Kids and sports -- if you're a parent you know that it's just a matter of time before you address the topic. It doesn't matter if your child is a boy or a girl, the question hovers over their heads nonetheless. Will they play sports? What sports do they like? Will they excel?
Now, you may have noticed that I didn't ask the question, "What if they don't want to play sports," because, for the most part, it doesn't really matter. Whether your child is the next Super Bowl star of more of the bookish type, the penchant for folks to ask "what sport will he/she be taking" won't diminish. It seems that the millennium has brought on the expectation that parents will automatically enrol their kids into their (the parents') sport of choice -- or else.
Once the domain of hockey parents and soccer moms alone, being a "sports parent" has extended beyond a specific few. Now, we expect children to be enrolled, engaged and excited about the opportunity to participate in our society's sports culture. Having a junior athlete is de rigueur amongst the parenting crowd these days.
Yet, like any cross-section of any large populous, children are no different. Children range in not only personality types but interests as well. And still it happens that sports as a pursuit is expected, regardless of a child's personal wishes.
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<a href="http://www.dummies.com/store/product/Coaching-Kids-For-Dummies.productCd-0764551973.html" target="_hplink">Read Coaching Kids for Dummies</a>. There’s no shame in admitting you’re a ‘Dummy.’ Starting with the very basics will give you a good sense of everything you’ll be dealing with, from fostering skills and promoting good sportsmanship to preventing burnout and dealing with irate parents.
Check out <a href="http://tlc.howstuffworks.com/family/coach-your-own-child.htm" target="_hplink">TLC’s comprehensive online guide</a> to coaching your own child. It offers valuable advice about details that could be easy to overlook if you get caught up in the big picture – like making sure you’re familiar with the proper rules of play and determining if your kid even wants you to coach her team in the first place.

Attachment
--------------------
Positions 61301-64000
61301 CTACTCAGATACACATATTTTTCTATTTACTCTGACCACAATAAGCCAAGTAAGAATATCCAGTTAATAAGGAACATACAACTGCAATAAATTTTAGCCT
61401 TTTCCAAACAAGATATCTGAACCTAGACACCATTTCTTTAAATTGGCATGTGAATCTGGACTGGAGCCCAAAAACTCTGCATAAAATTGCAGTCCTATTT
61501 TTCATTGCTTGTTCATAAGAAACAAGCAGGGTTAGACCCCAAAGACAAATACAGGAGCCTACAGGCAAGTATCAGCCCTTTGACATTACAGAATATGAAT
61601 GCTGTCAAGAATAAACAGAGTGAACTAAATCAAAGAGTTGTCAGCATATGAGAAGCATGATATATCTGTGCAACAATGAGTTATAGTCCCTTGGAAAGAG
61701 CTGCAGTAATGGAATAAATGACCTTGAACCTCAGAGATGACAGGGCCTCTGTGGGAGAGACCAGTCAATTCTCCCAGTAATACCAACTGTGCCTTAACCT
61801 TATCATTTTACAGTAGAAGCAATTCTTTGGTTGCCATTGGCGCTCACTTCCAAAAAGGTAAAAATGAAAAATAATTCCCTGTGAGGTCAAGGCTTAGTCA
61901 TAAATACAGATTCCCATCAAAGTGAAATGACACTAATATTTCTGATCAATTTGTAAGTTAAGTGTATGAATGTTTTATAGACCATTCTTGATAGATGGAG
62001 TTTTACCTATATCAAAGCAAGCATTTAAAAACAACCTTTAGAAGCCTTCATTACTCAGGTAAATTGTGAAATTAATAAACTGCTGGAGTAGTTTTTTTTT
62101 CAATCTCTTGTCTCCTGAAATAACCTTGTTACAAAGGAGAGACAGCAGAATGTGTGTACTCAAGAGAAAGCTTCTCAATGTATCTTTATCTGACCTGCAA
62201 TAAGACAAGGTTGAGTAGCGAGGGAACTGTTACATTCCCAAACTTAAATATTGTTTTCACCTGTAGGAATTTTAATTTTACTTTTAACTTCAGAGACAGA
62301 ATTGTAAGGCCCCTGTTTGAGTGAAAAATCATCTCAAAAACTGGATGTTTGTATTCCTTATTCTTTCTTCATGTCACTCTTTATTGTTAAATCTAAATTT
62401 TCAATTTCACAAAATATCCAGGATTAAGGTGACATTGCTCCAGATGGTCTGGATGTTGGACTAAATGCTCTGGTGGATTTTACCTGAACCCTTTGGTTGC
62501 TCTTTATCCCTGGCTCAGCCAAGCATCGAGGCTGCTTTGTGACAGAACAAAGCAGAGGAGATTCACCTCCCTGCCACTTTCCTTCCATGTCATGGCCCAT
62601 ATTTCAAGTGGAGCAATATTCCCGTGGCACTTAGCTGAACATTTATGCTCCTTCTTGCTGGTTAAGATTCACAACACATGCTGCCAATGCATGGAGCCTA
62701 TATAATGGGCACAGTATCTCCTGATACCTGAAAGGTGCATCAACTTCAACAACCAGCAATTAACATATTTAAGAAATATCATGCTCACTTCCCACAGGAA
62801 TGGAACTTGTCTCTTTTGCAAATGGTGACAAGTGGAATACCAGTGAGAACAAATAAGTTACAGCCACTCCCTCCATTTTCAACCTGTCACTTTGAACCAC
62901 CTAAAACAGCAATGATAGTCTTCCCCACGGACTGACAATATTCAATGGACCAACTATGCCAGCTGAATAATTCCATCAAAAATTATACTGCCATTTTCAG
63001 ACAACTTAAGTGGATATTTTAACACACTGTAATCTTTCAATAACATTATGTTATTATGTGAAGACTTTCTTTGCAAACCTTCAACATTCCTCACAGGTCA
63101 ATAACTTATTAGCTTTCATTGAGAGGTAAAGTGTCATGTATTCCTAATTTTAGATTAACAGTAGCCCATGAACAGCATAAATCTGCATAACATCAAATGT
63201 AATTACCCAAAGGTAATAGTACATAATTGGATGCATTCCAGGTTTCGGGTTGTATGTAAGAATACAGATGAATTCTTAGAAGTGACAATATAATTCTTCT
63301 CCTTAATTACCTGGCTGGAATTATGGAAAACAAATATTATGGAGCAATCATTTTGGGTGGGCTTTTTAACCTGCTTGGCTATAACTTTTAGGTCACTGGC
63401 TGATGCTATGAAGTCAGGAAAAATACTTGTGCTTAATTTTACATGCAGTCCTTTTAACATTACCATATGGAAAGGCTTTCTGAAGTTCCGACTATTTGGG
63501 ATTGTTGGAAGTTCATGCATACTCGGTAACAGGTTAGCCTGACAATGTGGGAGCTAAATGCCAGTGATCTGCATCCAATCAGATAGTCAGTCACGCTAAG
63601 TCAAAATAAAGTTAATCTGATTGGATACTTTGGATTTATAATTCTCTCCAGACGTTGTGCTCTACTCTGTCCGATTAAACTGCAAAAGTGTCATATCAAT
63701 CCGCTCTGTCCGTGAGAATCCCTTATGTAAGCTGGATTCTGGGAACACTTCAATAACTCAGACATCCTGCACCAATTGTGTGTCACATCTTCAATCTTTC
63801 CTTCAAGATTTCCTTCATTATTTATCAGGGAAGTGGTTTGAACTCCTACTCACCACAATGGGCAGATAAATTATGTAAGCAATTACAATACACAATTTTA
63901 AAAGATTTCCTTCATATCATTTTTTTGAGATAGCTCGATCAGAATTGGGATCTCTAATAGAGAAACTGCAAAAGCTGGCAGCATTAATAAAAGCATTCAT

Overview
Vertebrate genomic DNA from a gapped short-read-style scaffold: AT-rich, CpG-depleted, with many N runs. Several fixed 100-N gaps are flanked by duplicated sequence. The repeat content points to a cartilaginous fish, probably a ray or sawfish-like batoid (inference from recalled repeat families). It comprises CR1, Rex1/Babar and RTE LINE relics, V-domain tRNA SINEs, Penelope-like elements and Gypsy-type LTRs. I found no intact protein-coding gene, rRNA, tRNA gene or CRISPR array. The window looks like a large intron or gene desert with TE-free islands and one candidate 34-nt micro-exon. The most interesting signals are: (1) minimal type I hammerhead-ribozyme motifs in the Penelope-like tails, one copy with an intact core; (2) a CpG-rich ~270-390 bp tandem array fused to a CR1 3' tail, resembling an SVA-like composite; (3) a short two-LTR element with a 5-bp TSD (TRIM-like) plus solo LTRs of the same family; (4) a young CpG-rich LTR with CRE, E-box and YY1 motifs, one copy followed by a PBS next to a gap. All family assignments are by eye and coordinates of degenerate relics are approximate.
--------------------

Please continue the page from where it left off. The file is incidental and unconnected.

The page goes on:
Be sure to separate your ‘parent’ and ‘coach’ roles. Psychology professor Shari Kuchenbecker recommends using a ‘Two Hat’ trick in her article <a href="http://www.momsteam.com/team-parents/coaching/coaching-your-own-child/attitude-objectivity-preparation-keys" target="_hplink">Coaching Your Own Child: Attitude, Objectivity and Preparation are Keys</a>. The trick can be as simple as stating that you’re taking off your ‘Coach’ hat and are now speaking with your ‘Mom’ or ‘Dad’ hat on after the game. With your parent hat on, you can even refer to your ‘coach’ self in the third person to replay the game from a supportive parent’s perspective.
Remember your end goal is to do what’s best for the team – not ensure that your kid is the next Sidney Crosby or Mia Hamm. <a href="http://tlc.howstuffworks.com/family/coach-your-own-child1.htm" target="_hplink">TLC</a> warns that if you’re grooming your child to be a star athlete, you really shouldn’t be coaching her. After all, if your eye is on that kind of prize, how could you possibly be objective when you’re assigning positions and setting starting lineups?